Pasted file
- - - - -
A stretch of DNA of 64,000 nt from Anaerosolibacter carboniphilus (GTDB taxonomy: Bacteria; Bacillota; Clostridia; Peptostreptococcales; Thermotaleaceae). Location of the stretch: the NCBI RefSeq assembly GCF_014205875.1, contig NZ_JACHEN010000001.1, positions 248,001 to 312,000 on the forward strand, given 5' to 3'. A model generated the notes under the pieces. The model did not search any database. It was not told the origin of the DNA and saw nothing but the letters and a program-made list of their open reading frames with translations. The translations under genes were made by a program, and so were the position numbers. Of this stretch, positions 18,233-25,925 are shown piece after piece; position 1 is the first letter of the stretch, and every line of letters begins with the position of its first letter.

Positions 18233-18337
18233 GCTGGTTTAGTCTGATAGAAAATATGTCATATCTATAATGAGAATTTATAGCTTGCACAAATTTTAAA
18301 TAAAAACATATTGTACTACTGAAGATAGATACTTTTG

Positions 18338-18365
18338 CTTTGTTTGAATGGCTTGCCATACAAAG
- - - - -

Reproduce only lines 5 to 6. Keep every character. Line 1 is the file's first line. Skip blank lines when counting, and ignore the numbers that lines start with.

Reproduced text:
Positions 18338-18365
18338 CTTTGTTTGAATGGCTTGCCATACAAAG